This Japanese Company Is Taking Masturbation Tech to Extreme Levels, but Only for Men

April 4th 2016

If internet porn leaves you cold, and you can’t manage the hassle of finding a real, live, woman to have sex with, a Japanese company has an attractive offer for you. Male sex toy manufacturer Tenga has introduced a virtual reality bodysuit that simulates sexual intercourse, and takes partners out of the equation, Mic reported.

The Illusion VR bodysuit comes equipped with a Tenga masturbation device that stimulates the penis, and with grope-able fake breasts. The suit sends "impulses all over the wearer’s body to make it feel like another human being is touching them," according to

The device was created for use with Illusion's Oculus game "Sexy Beach," which lets players customize female avatars and have sex with them in virtual reality, while being stimulated to orgasm in actual reality. The suit costs $400 and is already sold out, according to Mic. observed that the technology might also be used "for intimate cyber meet-ups with those you may or may not know personally," and even threaten the livliehoods of sex workers down the line.

Whether this device will take business from the prostitution industry is yet to be seen, but there is no doubt that when this technology improves, sex workers everywhere should be alarmed. —

"I think in the future, the virtual real will become more real than actual real sex," Tenga CEO Tsuneki Sato told Motherboard.

As ATTN: has previously reported, this isn't the first time the sex toy industry has embraced 21st century technological advances.

The field of teledildonics technology that transmits the sensation of sexual intercourse has enticed tech developers to enter the sex toy market in droves. The company Kiiroo recently created a long-distance sex system to simulate intercourse, and was nominated for a Cannes Lion award for best product design for an oral sex simulator for women in 2014.

How gender shapes sex toy technology.

As the Cut suggested, the male masturbation suit can be interpreted as reinforcing an unsavory cultural message that stingy or picky women are to blame for men's complaints about their sex lives—so why include them at all?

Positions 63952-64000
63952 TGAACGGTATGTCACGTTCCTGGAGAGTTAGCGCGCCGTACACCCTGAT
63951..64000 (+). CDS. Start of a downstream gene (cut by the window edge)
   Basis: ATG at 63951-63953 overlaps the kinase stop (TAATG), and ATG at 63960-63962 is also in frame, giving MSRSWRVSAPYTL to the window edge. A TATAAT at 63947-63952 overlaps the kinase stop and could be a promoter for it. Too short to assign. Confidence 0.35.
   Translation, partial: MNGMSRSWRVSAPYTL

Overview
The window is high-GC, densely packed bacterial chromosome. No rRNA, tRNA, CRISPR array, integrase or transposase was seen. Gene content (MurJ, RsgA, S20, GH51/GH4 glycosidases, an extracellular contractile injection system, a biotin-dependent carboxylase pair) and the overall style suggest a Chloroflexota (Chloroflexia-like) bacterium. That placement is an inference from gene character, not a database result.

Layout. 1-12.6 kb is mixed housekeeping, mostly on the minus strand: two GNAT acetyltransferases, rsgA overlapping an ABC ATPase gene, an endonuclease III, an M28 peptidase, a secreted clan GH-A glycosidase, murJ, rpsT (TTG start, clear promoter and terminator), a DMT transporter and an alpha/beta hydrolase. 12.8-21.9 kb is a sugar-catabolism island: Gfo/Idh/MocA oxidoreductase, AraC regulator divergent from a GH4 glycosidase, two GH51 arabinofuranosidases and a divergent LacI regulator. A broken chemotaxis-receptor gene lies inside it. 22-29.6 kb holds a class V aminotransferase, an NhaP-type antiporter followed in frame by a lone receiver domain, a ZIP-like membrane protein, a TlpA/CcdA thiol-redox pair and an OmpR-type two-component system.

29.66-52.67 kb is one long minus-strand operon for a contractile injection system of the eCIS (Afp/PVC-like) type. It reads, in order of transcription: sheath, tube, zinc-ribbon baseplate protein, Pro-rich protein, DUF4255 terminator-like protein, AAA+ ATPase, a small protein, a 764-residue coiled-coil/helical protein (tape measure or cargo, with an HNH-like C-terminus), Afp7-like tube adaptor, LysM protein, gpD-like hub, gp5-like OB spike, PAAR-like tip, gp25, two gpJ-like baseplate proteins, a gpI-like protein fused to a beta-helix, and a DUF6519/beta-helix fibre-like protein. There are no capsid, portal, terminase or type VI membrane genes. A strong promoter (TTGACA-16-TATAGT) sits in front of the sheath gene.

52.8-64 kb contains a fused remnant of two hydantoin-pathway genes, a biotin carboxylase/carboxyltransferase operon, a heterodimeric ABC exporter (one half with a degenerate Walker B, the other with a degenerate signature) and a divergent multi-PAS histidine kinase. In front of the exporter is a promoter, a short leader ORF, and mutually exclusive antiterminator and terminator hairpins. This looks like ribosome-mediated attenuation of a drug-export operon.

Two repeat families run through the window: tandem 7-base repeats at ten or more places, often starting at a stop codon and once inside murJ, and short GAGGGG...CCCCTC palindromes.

Women also have different attitudes toward sexual technology than men. According to a survey conducted by Tufts University, two-thirds of women polled wouldn't have sex with a sex-robot, while two-thirds of men would get frisky with one, Broadly reported.

As to why, Shelly Ronen, a PhD candidate at New York University who studied sex, intimacy, and technology, told Broadly that several factors might contribute to the gap between women's and men's attitudes toward sex technology.

"Assuming this survey is really able to capture respondents' desires, then the first possibility is that women hold a more emotional notion of meaningful sex, one that values connection with another person more highly than men do," Ronen said.

It also might have to do with how society portrays and stigmatizes sex for men and women. "Men are not just free to engage in meaningless sex, they are also encouraged to do so in a way that is not the case for women; women are more likely to suffer reputation consequences for doing the same. So perhaps women are responding to that social pressure, knowing that sex with an object, which is a form of meaningless sex, would be more harshly perceived," Ronen told Broadly.

As ATTN: has previously reported, female stars like Amber Rose and Bree Olsen, who previously worked as a stripper and adult entertainment actress respectively, have stood up against slut shaming, and shared how damaging it feels to be belittled about your sex life.

You can watch a full video of how the Tenga apparatus works on Youtube. Needless to say, it is NSFW.

[H/T Mic]

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